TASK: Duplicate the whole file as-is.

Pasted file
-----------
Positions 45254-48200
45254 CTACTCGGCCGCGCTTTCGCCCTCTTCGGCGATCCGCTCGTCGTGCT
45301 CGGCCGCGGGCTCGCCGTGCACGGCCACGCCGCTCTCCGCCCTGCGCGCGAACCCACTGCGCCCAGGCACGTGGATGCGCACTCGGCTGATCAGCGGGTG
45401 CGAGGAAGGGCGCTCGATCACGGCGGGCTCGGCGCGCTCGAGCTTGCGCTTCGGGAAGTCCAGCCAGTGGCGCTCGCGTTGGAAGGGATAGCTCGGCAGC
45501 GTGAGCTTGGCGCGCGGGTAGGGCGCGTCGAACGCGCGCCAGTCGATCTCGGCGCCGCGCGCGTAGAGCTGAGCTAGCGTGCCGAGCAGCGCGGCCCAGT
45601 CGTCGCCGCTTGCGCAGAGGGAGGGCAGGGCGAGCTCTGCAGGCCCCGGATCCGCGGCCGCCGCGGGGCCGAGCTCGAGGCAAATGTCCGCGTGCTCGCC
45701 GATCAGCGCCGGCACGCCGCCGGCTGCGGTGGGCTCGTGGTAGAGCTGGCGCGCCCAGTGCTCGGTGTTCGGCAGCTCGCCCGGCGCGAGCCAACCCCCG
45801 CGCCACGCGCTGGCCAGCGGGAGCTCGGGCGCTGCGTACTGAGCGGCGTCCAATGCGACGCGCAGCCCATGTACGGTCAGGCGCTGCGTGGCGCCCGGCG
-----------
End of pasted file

Positions 45254-48200
45254 CTACTCGGCCGCGCTTTCGCCCTCTTCGGCGATCCGCTCGTCGTGCT
45301 CGGCCGCGGGCTCGCCGTGCACGGCCACGCCGCTCTCCGCCCTGCGCGCGAACCCACTGCGCCCAGGCACGTGGATGCGCACTCGGCTGATCAGCGGGTG
45401 CGAGGAAGGGCGCTCGATCACGGCGGGCTCGGCGCGCTCGAGCTTGCGCTTCGGGAAGTCCAGCCAGTGGCGCTCGCGTTGGAAGGGATAGCTCGGCAGC
45501 GTGAGCTTGGCGCGCGGGTAGGGCGCGTCGAACGCGCGCCAGTCGATCTCGGCGCCGCGCGCGTAGAGCTGAGCTAGCGTGCCGAGCAGCGCGGCCCAGT
45601 CGTCGCCGCTTGCGCAGAGGGAGGGCAGGGCGAGCTCTGCAGGCCCCGGATCCGCGGCCGCCGCGGGGCCGAGCTCGAGGCAAATGTCCGCGTGCTCGCC
45701 GATCAGCGCCGGCACGCCGCCGGCTGCGGTGGGCTCGTGGTAGAGCTGGCGCGCCCAGTGCTCGGTGTTCGGCAGCTCGCCCGGCGCGAGCCAACCCCCG
45801 CGCCACGCGCTGGCCAGCGGGAGCTCGGGCGCTGCGTACTGAGCGGCGTCCAATGCGACGCGCAGCCCATGTACGGTCAGGCGCTGCGTGGCGCCCGGCG